It can be prepared synthetically starting from myrcene or from dehydrolinalool; it can be obtained by fractional distilla tion and subsequent rectification from the oils of Cajenne rosewood (Licasia guaianensis, Ocotea caudata), Brazil rosewood (Ocotea
parviflora), Mexican linaloe, shiu (Cinnamomum camphora Sieb. var. linalooifera) and coriander seeds (Coriandrum sativum L.).
The optically active forms (d- and l-) and the optically inactive form occur naturally in more than 200 oils from
herbs, leaves, flowers and wood; the l-form is present in the largest amounts (80 to 85%) in the distillates from leaves of Cinnamomum
camphora var. orientalis and Cinnamomum camphora var. occidentalis and in the distillate from Cajenne rosewood; it also has been
reported in champaca, ylang-ylang, neroli, Mexican linaloe, bergamot and lavandin; a mixture of d- and l-linalool has been reported
in Brazil rosewood (85%); the d-form has been found in palmarosa, mace, sweet orange-flower distillate, petitgrain, coriander (60
to 70%), marjoram and Orthodon linalooliferum (80%); the inactive form has been reported in clary sage, jasmine and Nectandra
elaiophora. Also reported found in over 280 products including apple, citrus peel oils and juices, berries, grapes, guava, celery, peas,
potato, tomato, cinnamon, cloves, cassia, cumin, ginger, mentha oils, mustard, nutmeg, pepper, thymus, cheeses, grape wines, butter,
milk, rum, cider, tea, passion fruit, olive, mango, beans, coriander, cardamom and rice.
linalool is a fragrant component of both lavender and coriander. It can be incorporated into cosmetics for perfuming, deodorant, or odor-masking activity.
The metabolism of 14C-labelled linalool in the rat
was studied by Parke, Rahman & Walker (1974a). An
intragastric dose of 500 mg linalool/kg body weight
was largely (93%) excreted within 72 hr in the urine
(55%), faeces (23%) and expired air (15%). The
radioactivity remaining after 72 hr was located
mainly in the liver (0-5%), gut (0-6%), skin (0-8%)
and skeletal muscle (1-2%). Rapid urinary excretion
indicated that linalool was rapidly absorbed from the
gut, while delay in excretion in the expired air
suggested that linalool might enter intermediary
metabolism and also be metabolized by conjugation in
the bile and urine. Ip administration of 20 mg
linalool indicated that enterohepatic circulation
occurred, resulting in a short-term metabolic load on
the liver and delayed faecal excretion. The
metabolism of large doses in the rat, with rapid
excretion of linalool and its metabolites, suggests
no long-term hazard from tissue accumulation on
chronic exposure to concentrations normally
encountered in foods, although enterohepatic
circulation might prolong the metabolic load on the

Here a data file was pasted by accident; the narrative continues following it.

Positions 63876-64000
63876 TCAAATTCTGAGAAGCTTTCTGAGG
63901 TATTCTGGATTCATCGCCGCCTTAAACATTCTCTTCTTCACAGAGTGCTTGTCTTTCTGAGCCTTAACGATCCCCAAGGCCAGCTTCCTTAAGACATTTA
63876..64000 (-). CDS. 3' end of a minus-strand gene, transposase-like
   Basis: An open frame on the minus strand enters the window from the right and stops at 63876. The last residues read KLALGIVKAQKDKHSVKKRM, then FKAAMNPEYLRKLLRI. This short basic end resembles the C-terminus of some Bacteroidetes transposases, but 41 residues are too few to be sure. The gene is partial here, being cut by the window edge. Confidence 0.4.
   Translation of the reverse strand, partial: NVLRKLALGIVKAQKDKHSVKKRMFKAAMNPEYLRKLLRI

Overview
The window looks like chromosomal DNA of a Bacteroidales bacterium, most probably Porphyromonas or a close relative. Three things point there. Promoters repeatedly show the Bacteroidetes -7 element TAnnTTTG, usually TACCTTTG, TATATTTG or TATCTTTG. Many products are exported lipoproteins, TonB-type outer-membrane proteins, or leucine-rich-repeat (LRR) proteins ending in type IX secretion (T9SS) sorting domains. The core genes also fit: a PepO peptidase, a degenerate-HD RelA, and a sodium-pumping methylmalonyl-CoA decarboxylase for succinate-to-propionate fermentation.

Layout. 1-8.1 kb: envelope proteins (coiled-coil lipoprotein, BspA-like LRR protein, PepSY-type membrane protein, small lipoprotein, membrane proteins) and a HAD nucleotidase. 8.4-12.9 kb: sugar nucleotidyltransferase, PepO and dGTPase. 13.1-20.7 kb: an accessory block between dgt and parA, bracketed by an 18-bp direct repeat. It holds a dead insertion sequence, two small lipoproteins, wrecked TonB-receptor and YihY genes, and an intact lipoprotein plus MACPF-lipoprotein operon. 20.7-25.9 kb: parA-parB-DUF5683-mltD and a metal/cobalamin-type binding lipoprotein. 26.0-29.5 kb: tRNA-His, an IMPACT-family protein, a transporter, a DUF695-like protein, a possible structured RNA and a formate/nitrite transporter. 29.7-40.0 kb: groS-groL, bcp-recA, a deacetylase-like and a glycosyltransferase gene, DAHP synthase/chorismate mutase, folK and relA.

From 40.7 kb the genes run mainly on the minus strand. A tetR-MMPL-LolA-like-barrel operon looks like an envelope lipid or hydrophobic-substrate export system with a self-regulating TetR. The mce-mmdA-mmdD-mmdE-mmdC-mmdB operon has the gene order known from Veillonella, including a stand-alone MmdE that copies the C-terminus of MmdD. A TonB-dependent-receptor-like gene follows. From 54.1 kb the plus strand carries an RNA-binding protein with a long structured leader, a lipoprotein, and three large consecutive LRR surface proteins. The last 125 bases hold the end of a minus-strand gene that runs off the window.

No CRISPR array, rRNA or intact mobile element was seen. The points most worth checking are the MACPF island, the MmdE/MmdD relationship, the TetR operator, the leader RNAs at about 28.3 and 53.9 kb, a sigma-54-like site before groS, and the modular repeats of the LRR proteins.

liver over a relatively short period. A study of the
effects of linalool and other terpenoids on hepatic
drug-metabolizing enzymes suggested that these
compounds induce the enzymes involved in their own
metabolism. Linalool, which is metabolized by
reduction and conjugation with glucuronic acid,
increased the activity of 4-nitrobenzoate reductase
but did not increase other enzymes studied (Parke &
Rahman, 1969). Linalool can be metabolized by micro-
organisms. l-Linalool was partially oxidized by
incubation with Aspergillus nig er (Goto, 1967). The
linalool content of grape essential oil decreased
during must fermentation and wine formation
(Rodopulo, Egorov, Bezzubov, Kormakova & Megrelidze,
1972). A strain of Pseudomonas pseudomallei, isolated
from soil, metabolized linalool with the formation of
camphor, 4-methyl-4-vinylbutyrolactone, 4-methyl-
trans-3-hexenoic acid, and 2,6-dimethyl-6- hydroxy-
trans-2,7-octadienoic acid (Mizutani, Hayashi, Ueda &
1. It is used for the preparation of cosmetics, soaps, detergents, food and other flavors.
2. GB 276011996 states it is classified into food flavor allowed for temporary use. It is mainly used for the preparation of flavors or aromatic seasoning of pineapple, peach, and chocolate.
3. It is widely presented in flowers, fruits, stems, leaves, roots and green Rosa Chinensis viridiflora. It has a wide range of application, not only for all the floral flavors, such as sweet bean curd, jasmine, Convallaria majalis, lilac, etc., it can also be applied in fruit flavor type, Fen-flavor type, wood flavor type, aldehyde flavor type, oriental flavor type, amber scent type, chypre type, fern-type and other non-flower type of flavor. It can also be used in formulating orange leaf, bergamot, lavender, and some kinds of artificial oils such as hybrid lavender oil. It is mostly used in soap or flavor. It can be used for food flavor.
4. Linalool is a kind of important spices and is the blending raw materials for producing various kinds of artificial oil, also used extensively for the manufacturing of various esters of linalool. Linalool has an important position in the ester-type perfumes and other cosmetic formulations. Linalool can generate citral through oxidation and can also be used for the synthesis of many other kinds of spices.
It is colorless liquid with fragrance similar with bergamot. It is insoluble in water, but miscible with ethanol and ether.
Linalool is one of the allergens of Ylang-Ylang oil
(extract from Cananga odorata).